• A good therapist models empathy which, hopefully, will teach us how to do the same.
  • A good therapist teaches us how to be empowered in our relationships forsaking victim thinking, codependency, and caretaking.
  • A good therapist provides a reality check and tough love when necessary so that we learn what true accountability in relationships looks like.
  • A good therapist guides us into learning distress tolerance so that we can give up maladaptive coping strategies that harm us and our relationships.
  • A good therapist provides insights into what motivates us so that we learn to become curious about ourselves and why we make certain choices.
  • A good therapist legitimizes separation, individuation, and differentiation from our parents which is so often the root of our suffering.
  • A good therapist teaches us a better way to think and shows us where we are believing negative things and, thusly, how those negative beliefs manifest in negative behaviors.

Therapy is the environment in which we continue developing as humans except that we have the opportunity to develop into better humans.  Therapy is meant to teach us so that we are equipped to deal with whatever life throws at us.

Who do you suppose does better in a crisis? The person who trusts themselves or the person who is rootless, anxious, and doesn’t trust anyone? Part of becoming an educated person is receiving an emotional education as well.  One of my favorite college professors once told a group of women that her goal in teaching us was to create educated women.  When asked what that meant, she replied, “To be truly educated means that you are critical thinkers.  It means that if you don’t know the answer to a question, then you know how to go about finding it.”

This is what it means to be emotionally educated.  It means that you are a critical thinker when it comes to yourself.  You are self-aware.  You understand your motives.  You know what you need.  You can self-advocate.  You can trust others.  You trust yourself.  You know how to ask for what you want, and you are not beholden to others for your sense of worth or sense of calm.  If you find yourself in difficult situations for which you are not equipped, then you know how to go about equipping yourself.  You know the skills you have, and you know the ones you need.  Lastly, you take responsibility for yourself–your actions, your feelings, your desires, and your needs.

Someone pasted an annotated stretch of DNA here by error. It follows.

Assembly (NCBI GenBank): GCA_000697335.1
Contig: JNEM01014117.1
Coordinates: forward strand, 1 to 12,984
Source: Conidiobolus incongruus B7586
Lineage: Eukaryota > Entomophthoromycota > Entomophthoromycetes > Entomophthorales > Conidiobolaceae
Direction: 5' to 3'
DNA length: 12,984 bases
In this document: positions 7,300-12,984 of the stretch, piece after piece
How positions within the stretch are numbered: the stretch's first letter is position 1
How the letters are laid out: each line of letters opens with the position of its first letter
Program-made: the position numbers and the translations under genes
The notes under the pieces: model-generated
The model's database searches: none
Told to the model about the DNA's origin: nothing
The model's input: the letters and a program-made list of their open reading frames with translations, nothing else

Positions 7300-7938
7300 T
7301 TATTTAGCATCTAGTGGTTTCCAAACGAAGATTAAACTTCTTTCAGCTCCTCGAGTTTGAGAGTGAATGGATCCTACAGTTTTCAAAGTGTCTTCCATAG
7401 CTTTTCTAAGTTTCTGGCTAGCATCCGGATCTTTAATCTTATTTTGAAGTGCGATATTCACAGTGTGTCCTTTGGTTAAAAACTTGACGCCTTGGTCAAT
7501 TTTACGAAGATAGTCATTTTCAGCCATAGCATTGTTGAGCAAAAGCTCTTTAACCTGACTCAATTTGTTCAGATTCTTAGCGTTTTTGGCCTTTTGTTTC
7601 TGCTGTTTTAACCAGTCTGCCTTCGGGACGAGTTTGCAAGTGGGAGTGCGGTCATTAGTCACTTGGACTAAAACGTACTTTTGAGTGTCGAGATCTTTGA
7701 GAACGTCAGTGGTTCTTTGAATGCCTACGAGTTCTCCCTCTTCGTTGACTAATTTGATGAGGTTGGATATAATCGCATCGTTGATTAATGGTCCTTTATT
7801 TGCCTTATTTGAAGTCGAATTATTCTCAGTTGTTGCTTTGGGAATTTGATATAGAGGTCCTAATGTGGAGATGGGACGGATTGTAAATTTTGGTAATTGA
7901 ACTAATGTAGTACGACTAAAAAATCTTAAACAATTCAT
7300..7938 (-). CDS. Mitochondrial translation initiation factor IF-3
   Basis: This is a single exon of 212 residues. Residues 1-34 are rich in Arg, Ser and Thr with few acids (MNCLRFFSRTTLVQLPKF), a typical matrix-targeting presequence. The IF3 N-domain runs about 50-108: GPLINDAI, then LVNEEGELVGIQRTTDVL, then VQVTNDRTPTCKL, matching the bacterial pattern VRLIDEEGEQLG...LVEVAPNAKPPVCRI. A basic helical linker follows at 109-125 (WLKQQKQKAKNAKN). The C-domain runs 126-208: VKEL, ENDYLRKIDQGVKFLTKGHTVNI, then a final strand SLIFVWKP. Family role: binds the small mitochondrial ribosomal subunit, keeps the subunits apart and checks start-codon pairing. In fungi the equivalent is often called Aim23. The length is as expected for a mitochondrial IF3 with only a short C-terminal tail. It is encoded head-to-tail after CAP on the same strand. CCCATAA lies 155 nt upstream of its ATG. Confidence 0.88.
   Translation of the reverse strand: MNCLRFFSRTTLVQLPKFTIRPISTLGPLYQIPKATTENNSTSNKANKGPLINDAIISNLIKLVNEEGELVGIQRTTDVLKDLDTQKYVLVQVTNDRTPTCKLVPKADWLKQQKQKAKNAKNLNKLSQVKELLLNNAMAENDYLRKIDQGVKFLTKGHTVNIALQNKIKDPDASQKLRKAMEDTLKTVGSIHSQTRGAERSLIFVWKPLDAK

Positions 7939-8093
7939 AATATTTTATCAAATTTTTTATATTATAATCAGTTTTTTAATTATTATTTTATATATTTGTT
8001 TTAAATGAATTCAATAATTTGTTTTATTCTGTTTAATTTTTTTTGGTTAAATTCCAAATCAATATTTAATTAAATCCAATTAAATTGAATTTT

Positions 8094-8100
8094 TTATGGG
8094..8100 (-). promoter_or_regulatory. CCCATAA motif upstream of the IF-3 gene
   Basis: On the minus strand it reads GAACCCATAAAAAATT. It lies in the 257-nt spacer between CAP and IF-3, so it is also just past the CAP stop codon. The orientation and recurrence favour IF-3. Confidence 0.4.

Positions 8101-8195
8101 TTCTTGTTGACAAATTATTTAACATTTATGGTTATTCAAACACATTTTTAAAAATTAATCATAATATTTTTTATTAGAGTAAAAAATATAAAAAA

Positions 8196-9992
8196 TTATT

This is what therapy can do for us.  All of those inadequacies that we see today? Those deficits in our personalities that we try to hide out of shame? Reframe them.  They are just opportunities when you put them in a therapeutic environment.  What if you simply need to learn a new skill? We will all be developing and maturing until the day we die, picking up more wisdom as we go.  Engaging in your own emotional education is not something to be ashamed of.  It should be celebrated.

Remaining emotionally illiterate because someone somewhere once said that only weak people see shrinks? I think that’s the least educated view of all.

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5 thoughts on “Emotional Education

  1. Dude. What a wonderful post. Truly. I think this is one of your best, which is saying something. Everybody contemplating therapy should read this. Therapists should hand this out.
    Someday, you’ll make a great therapist too.

  2. Pingback: How to Grow Up Again | Out of the Mire